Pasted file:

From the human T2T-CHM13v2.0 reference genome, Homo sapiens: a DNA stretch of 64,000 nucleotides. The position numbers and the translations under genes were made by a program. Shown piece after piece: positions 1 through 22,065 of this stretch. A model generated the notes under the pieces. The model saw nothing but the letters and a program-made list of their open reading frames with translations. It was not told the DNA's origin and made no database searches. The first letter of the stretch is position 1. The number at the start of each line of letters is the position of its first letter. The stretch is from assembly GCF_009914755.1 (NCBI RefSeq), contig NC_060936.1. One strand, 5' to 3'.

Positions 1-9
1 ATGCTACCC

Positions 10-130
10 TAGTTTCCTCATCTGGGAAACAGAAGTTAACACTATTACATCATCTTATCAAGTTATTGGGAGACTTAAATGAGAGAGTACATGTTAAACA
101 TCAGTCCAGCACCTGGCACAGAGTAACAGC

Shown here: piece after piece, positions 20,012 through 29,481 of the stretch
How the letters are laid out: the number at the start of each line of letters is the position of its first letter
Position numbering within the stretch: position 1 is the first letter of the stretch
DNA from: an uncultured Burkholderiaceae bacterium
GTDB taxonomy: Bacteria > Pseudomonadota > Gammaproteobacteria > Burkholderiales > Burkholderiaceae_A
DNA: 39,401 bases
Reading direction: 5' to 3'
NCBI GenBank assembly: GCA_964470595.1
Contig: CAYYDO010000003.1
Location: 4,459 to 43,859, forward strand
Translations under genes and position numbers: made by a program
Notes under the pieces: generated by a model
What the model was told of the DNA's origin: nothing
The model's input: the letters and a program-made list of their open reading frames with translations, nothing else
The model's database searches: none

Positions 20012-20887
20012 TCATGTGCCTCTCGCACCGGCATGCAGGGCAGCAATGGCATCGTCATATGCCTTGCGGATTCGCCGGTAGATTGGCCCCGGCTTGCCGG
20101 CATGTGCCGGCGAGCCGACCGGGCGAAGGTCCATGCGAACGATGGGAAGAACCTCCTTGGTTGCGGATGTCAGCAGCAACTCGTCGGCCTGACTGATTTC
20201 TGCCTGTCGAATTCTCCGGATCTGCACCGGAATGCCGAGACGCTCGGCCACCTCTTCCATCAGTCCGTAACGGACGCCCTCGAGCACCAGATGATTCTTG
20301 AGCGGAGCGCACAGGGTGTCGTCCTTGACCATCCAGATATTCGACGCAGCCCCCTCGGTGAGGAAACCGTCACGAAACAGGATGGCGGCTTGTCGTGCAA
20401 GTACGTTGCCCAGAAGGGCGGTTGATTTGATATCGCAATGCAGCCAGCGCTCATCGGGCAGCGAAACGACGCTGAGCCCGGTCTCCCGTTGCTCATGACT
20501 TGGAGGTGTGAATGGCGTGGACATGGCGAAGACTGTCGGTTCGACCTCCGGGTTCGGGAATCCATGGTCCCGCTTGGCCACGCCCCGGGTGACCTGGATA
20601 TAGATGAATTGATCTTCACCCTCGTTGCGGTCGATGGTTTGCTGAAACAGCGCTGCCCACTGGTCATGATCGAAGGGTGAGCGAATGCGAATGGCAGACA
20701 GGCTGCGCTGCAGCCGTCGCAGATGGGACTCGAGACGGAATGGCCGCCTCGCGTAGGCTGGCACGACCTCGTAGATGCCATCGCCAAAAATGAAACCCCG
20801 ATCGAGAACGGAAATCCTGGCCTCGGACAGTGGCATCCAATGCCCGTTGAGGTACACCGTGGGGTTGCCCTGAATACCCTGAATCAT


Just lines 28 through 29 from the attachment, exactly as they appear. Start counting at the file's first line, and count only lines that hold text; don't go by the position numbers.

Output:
20501 TGGAGGTGTGAATGGCGTGGACATGGCGAAGACTGTCGGTTCGACCTCCGGGTTCGGGAATCCATGGTCCCGCTTGGCCACGCCCCGGGTGACCTGGATA
20601 TAGATGAATTGATCTTCACCCTCGTTGCGGTCGATGGTTTGCTGAAACAGCGCTGCCCACTGGTCATGATCGAAGGGTGAGCGAATGCGAATGGCAGACA